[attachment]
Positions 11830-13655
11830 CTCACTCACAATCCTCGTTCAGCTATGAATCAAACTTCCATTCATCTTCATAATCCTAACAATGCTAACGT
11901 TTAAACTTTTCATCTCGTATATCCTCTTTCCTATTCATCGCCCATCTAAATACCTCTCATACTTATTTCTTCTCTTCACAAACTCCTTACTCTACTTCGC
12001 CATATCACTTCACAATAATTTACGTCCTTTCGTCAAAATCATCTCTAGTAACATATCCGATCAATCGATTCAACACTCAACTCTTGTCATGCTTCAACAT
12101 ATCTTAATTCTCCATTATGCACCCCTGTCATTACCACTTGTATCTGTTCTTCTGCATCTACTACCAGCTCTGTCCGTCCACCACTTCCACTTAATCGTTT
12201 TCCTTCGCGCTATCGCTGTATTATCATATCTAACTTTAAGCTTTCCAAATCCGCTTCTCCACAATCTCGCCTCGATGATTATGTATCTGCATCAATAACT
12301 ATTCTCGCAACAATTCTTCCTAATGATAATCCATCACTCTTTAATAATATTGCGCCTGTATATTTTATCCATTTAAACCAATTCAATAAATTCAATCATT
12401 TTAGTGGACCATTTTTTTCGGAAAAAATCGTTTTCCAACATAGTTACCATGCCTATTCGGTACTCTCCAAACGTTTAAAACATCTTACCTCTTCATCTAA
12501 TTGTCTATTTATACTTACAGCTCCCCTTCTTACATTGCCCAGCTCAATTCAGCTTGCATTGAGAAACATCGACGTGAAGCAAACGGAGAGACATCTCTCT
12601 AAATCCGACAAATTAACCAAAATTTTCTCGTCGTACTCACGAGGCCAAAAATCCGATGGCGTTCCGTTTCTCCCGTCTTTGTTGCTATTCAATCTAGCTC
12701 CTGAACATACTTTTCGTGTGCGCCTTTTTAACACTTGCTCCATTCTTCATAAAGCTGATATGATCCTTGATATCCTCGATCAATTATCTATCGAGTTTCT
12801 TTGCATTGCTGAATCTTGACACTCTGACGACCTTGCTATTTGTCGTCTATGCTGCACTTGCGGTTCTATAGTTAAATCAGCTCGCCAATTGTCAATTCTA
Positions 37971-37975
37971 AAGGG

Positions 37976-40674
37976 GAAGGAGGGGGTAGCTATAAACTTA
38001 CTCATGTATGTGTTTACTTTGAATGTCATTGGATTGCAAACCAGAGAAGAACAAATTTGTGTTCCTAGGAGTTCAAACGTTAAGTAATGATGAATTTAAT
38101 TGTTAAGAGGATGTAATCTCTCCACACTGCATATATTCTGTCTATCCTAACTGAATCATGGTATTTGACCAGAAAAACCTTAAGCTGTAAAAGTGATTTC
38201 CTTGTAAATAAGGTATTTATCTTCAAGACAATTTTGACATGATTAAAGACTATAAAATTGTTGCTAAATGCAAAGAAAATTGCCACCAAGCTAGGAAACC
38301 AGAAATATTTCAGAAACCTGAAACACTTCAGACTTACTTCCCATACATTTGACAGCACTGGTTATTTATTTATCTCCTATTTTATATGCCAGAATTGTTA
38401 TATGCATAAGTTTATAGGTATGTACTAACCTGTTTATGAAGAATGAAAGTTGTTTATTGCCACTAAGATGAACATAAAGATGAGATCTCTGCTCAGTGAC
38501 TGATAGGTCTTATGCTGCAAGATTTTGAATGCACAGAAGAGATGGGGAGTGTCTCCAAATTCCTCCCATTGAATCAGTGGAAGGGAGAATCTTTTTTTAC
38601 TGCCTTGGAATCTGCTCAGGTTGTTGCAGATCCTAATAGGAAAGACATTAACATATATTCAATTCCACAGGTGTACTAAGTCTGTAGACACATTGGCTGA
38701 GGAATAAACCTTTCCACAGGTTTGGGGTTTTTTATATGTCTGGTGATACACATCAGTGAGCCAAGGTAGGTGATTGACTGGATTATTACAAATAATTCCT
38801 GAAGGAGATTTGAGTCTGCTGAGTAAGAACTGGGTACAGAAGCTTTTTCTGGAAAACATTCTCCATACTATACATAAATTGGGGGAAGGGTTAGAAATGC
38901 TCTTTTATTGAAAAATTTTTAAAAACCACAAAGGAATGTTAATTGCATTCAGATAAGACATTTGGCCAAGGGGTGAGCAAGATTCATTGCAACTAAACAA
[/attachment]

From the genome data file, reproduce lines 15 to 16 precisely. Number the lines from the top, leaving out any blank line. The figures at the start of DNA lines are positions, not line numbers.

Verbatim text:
Positions 37976-40674
37976 GAAGGAGGGGGTAGCTATAAACTTA